Contributed by Paige Gribb (Bowdoin ’14)
“Serving as her own protagonist, Wittig. . . confronts implications of female oppression as she struggles against gale winds and knifelike sands on her way to Acheron, the river of tears. Led by a woman always referred to as ‘Manastabel, my guide,’ ‘Mana’ embodies the idea of universal order. Wittig’s alter ego passes through various circles of Hell and Limbo, occasionally ascending to such earthly gathering places as a laundromat and a parade ground. Wherever she goes, she sees women flogged and tortured, castrated and dismembered, collared, chained and dragged unprotesting by their male masters through streets awash with blood, bones and excrement.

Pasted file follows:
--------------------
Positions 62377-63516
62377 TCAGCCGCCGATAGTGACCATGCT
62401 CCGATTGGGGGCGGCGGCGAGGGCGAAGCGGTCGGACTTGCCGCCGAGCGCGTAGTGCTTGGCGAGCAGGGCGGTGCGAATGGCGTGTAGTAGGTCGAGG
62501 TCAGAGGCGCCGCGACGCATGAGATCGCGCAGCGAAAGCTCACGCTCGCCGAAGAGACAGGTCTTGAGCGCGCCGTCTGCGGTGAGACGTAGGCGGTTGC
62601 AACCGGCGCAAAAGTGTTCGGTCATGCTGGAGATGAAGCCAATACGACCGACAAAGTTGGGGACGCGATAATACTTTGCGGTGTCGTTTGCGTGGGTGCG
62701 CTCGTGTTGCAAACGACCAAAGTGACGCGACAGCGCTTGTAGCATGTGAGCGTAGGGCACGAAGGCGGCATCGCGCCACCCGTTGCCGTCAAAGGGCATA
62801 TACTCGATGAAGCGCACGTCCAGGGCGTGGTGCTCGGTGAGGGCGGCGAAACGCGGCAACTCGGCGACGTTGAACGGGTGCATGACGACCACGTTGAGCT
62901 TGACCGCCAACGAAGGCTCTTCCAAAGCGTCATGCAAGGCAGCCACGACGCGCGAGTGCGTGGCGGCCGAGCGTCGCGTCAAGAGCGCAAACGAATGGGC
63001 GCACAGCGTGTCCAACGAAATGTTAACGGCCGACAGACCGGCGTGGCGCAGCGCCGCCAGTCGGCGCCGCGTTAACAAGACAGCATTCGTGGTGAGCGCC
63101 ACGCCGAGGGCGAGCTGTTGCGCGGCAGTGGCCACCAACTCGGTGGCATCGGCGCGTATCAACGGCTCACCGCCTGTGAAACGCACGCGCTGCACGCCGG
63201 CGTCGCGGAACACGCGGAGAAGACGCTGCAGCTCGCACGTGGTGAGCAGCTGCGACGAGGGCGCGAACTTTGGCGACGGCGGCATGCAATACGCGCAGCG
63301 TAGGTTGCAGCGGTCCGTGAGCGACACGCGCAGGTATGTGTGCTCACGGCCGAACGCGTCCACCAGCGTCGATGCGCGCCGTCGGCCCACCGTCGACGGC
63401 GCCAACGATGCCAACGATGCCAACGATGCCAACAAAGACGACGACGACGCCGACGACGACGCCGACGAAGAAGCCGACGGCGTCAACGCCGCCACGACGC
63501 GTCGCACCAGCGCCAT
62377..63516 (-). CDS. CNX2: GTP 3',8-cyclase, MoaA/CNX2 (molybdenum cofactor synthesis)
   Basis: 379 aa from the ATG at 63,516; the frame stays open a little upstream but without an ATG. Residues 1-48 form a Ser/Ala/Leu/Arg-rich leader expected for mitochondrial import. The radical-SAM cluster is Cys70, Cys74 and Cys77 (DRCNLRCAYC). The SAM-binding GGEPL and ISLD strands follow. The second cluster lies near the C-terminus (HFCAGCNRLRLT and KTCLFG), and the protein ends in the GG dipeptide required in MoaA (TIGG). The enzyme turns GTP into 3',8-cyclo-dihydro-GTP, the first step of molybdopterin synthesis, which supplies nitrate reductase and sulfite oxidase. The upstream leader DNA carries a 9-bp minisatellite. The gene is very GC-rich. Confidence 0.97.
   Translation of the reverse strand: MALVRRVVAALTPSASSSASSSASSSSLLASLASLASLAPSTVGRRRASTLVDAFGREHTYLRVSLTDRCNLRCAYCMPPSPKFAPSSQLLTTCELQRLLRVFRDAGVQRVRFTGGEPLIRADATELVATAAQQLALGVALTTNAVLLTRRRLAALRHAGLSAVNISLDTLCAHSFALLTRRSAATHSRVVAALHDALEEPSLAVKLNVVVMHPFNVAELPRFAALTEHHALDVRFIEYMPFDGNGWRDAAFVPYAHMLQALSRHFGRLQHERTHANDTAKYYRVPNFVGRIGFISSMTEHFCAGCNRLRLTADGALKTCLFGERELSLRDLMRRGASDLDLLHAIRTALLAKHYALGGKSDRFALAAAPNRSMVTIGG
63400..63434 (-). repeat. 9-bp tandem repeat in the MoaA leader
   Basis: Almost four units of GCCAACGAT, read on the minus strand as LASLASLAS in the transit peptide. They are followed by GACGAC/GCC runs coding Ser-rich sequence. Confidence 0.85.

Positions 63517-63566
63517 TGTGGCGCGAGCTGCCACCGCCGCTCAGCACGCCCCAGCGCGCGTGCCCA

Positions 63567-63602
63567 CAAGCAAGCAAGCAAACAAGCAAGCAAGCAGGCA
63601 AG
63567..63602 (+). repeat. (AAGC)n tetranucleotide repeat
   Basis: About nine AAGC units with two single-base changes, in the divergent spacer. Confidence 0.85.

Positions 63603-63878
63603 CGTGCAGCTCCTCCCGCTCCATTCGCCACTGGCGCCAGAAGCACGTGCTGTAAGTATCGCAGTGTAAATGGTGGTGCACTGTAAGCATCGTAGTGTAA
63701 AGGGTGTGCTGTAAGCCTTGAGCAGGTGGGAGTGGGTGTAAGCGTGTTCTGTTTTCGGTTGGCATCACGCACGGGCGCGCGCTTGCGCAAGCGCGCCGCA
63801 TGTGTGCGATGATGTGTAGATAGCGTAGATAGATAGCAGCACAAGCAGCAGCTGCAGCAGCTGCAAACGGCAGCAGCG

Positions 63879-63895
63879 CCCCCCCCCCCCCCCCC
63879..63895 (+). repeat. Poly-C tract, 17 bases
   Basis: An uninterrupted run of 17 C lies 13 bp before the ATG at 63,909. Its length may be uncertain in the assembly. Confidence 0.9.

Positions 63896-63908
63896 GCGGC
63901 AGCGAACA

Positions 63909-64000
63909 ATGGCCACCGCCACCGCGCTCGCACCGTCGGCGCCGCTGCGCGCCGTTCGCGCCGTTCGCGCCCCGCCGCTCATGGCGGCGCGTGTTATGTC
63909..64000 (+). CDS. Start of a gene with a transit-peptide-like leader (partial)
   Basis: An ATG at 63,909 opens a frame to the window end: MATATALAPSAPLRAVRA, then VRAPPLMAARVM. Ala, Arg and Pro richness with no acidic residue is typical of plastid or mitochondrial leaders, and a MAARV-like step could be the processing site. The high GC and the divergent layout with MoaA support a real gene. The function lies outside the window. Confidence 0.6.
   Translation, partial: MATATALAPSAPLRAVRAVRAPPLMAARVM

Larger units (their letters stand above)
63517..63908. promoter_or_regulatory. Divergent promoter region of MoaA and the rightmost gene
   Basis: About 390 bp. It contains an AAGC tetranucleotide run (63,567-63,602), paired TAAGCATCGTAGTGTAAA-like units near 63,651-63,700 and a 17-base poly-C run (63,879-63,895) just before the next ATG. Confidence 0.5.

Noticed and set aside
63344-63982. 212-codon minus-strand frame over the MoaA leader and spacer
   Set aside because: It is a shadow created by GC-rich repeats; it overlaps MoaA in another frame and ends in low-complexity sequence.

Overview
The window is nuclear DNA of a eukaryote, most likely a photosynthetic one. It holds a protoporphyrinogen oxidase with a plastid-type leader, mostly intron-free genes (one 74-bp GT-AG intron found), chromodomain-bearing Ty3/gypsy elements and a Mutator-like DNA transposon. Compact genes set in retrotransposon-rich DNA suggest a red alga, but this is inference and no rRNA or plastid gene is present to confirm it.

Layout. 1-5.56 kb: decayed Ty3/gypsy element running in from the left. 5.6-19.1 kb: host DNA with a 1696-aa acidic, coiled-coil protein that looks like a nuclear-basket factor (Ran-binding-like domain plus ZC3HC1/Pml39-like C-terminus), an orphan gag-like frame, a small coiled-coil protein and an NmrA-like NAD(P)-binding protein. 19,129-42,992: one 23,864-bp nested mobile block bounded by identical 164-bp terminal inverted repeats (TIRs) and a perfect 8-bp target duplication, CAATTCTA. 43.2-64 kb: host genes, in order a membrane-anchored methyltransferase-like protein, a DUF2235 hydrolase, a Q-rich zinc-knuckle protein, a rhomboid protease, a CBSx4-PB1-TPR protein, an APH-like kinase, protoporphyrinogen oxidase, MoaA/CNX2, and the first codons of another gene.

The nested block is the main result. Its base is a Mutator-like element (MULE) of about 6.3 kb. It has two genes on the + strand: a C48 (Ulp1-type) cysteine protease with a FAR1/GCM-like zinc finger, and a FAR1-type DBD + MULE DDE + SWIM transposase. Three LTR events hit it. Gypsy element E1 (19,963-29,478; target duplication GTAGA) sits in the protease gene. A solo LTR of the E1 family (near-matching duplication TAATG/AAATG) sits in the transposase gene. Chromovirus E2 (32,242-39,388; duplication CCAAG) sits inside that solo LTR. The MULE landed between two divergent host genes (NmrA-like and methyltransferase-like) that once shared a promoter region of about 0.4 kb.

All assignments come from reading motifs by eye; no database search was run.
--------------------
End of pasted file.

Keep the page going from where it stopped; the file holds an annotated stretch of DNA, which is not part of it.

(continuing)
“In the midst of feasting, the women starve, dragging their emaciated bodies to serve their masters and afterwards licking up the half-chewed bits of skin and gristle, the spewed-out bones. Yet in the Angels’ Kitchen the copper gleams, the fruits glisten, cauldrons bubble, and the women chorus, ‘Soup, beautiful soup.’ A Guernica of the human (feminist) condition, a blacker, bleaker, more vengeful Alice’s tea party, this is a novel as graphic as a painting, whose brilliance its translators have creditably preserved.” —Publishers Weekly (retrieved on July 7, 2009)